Don't see this meditation as a standalone feature of Christmas. NOW is the time to prepare yourself to receive the blessings of the Christmas / Solstice season. Here are some tips to spiritualize your holidays:

1.  Get up a little earlier each morning to sit in prayer and meditation. The amount of time is less important than the heartfelt effort.
2.  Take time, at least once, during the day to pause, internalize, pray and be still. Jesus may have been born in a humble stable long ago, but the Christ (immanent in each atom of creation) can be born in your heart at any moment, and indeed, in every moment.
3.  At night or at the same time every day, offer prayers for peace, sending vibrations of peace to loving hearts yearning for peace and willing to be peaceful "warriors" standing up for the light in the face of darkness, crises, and troubles. The Christ light needs lightbearers to combat the darkness of our times.
4.  One day a week do a fast. Some can do a water fast; others should do a juice fast (using ground almonds for protein); others, yet can fast until lunch, eating raw or freshly cooked food for lunch; skip or repeat same for dinner. Fasting is not only extremely healthy for your body, but see it more as a deliberate act of will: an affirmation of your soul's freedom from bodily imperatives; and, finally, as an act of sacrifice to help others. Good for the body; good for the soul! [For some, simply fasting from sweets or junk or processed foods one day a week would be a victory in itself. Choose your weapon, make sure you know how to use it, and then enter the fray!]
5.  There's only a few weeks before the Christmas meditation day. Begin lengthening your meditation periods or at least do a two to three hour meditation once a week. I have a handout we use for "How to take Longer Meditations" I can send you: let me know.
6.  Your gift-giving is important but let it be from your heart. Money is not the measure of value. Goodwill is. Let your gift be something you feel good about giving and let it be not merely a thing, but a container of soul joy: heart to heart. It need not be overtly "spiritual."
7.  Let your Christmas spirit flow out in practical ways: at work; at school; in your neighborhood, church, and while shopping. Give the precious gift of your smile to all (when "safe" to do so, of course!). Good deeds, especially unseen by others, are precious to the living Christ in your heart.
8.  Visualize the infant Christ resting in the cradle, the manger, of your own softened heart. Do this anytime and all the time! Expand this to see the infant in the hearts of others.

Remember: it is not a coincidence that down through the centuries acts of kindness and devotion are received or felt by all, even those who otherwise never express or feel the same during the rest of the year. The "Christmas Carol" by Charles Dickens pays silent homage to this reality. Dive deep and consciously, therefore, into the darkness of the solstice to discover the candle light of Christ within you and within all. Nurture that infant light by devotion, kindness and goodwill, and by meditation upon the inner light. It will grow and will light your life far beyond the solstice time.

May the light of Christ shine within you,

Nayaswami Hriman

Monday, June 11, 2012

Happy Anniversary Ananda Community!

Happy 20 Year Anniversary Ananda Community (near) Seattle

Saturday, June 16, Ananda Community in Lynnwood, Washington (USA) celebrates its 20th anniversary. Ananda Community is part of a network of independent but affiliated intentional communities around the world. The first of nine communities was begun in 1968 by Swami Kriyananda, direct disciple of the world teacher, Paramhansa Yogananda, whose life story, Autobiography of a Yogi, has become a worldwide classic. Yogananda was a strong promoter of the ideals of intentional community. He called them “world brotherhood colonies” and decades before the term sustainability came into vogue and into a compelling necessity and worldwide movement, he encouraged audiences to pool their resources, buy land in the country, grow food, and create a self-sustaining way of life. Did he foresee globalization, global warming, pollution, depersonalization of modern society, health hazards of processed food, economic disruptions, and so many other ills of modern life? One imagines so, for the simple reason that his advice fits so perfectly the needs and yearnings of high-minded yet practical individuals.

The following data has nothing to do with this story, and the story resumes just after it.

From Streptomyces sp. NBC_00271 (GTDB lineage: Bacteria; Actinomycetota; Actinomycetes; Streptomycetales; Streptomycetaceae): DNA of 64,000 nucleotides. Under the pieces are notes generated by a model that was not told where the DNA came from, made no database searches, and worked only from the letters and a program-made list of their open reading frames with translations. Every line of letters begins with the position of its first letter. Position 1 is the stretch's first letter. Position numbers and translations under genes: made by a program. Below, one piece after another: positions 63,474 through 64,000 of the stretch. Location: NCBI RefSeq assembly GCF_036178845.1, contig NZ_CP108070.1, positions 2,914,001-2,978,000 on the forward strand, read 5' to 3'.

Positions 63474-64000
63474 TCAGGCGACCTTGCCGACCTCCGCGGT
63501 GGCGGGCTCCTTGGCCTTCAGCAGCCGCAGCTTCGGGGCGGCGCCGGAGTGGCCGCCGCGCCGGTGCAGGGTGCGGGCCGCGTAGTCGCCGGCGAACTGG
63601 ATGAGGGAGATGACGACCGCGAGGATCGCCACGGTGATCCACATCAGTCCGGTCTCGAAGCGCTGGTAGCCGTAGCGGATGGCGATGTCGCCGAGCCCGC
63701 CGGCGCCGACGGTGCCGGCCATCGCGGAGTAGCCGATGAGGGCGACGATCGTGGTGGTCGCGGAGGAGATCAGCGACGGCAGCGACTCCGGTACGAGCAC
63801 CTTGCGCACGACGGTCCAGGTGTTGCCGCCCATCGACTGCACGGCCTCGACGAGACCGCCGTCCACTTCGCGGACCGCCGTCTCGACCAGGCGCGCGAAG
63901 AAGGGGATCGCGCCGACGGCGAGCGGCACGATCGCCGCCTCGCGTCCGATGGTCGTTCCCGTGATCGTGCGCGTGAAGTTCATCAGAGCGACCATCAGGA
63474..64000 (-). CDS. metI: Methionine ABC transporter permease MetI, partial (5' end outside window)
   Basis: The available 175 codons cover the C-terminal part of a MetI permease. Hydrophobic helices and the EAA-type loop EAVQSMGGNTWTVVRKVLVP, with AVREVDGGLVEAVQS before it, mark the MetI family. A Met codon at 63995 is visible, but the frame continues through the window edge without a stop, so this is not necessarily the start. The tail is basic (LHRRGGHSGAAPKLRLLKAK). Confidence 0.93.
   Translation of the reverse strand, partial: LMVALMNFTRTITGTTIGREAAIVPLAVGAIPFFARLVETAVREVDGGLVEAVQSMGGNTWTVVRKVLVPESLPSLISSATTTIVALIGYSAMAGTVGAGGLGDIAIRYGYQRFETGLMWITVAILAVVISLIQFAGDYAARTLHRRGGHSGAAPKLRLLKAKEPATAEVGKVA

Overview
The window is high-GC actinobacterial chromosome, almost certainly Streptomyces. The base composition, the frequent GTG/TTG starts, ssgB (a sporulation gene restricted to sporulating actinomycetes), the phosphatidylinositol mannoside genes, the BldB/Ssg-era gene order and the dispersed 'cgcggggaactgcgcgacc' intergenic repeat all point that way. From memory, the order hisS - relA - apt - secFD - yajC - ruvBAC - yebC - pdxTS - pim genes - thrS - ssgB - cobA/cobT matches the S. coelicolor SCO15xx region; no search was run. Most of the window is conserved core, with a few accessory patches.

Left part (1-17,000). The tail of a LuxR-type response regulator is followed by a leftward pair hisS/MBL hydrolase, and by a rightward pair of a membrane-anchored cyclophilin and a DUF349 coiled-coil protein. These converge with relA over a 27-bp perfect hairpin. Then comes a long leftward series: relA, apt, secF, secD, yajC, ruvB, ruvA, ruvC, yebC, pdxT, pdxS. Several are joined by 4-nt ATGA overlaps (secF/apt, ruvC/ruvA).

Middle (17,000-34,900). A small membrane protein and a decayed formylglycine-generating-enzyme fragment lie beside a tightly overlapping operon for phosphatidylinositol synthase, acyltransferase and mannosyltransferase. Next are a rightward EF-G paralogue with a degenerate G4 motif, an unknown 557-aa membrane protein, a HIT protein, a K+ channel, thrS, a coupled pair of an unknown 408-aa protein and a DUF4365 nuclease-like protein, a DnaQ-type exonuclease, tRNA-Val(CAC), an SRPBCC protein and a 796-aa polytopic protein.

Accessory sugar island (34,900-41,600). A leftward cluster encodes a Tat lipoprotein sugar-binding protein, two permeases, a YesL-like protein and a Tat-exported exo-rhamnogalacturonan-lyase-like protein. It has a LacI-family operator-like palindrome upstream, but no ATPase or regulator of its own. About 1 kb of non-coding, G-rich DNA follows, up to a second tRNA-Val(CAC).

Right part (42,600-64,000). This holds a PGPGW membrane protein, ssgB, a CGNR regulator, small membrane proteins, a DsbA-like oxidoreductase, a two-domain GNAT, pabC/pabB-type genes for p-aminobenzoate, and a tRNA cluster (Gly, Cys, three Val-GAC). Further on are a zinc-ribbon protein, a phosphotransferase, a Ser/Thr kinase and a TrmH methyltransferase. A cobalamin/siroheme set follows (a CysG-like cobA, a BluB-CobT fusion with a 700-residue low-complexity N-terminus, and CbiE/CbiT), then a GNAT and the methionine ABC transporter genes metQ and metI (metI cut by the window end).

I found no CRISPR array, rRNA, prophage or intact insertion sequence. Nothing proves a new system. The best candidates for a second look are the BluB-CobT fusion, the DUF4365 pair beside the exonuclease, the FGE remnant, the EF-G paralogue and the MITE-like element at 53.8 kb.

In July 1992, members of the Ananda in the Seattle area combined their individual resources and purchased a 32-unit apartment complex just outside the Lynnwood city limits (about 10 miles north of Seattle, just off Interstate 5, the main northwest freeway from Canada to Mexico!). Ideally located at the north end of the greater Seattle metropolitan area, near the junction of two major freeways, the property retains the feeling of its rural roots with an abundance of trees on five and one-half acres. It was in need, however, of a facelift and it would take time to renovate and relocate the existing tenants to make room for Ananda members and friends. Within a year, however, Ananda Community was fully engaged as Ananda’s latest intentional community.

There are three rural Ananda Communities: the first was established in the Sierra foothills near Nevada City / Grass Valley in California. It resides upon some 900 acres with some three hundred residents and many others in the surrounding areas. It has a wide range of activities and employment opportunities and includes community-owned businesses, member-owned businesses, professionals, self-employeds, school through high school, a college, a small village, publishing, yoga retreat and much more. A similar community exists in central Italy in the Umbrian hills just south of Assisi, Italy, and the newest community is being built west of the city of Pune in India along the eastern slopes of the so-called Western ghats (coastal hills). In addition, there is a new educational community east of Portland (Laurelwood Academy) and an ashram community in south Delhi, India (Guargon).

There are four urban apartment-style communities: Sacramento & Mountain View, California, Portland, Oregon, and Lynnwood (near Seattle), Washington. It is the latter community whose 20-year anniversary we celebrate this Saturday, June 16. The urban communities are owned by Ananda members in cooperation with the local Ananda organization. The rural Ananda communities are generally owned only by the Ananda organization, but members build their homes either as donations or in the form of an informal, unsecured loan.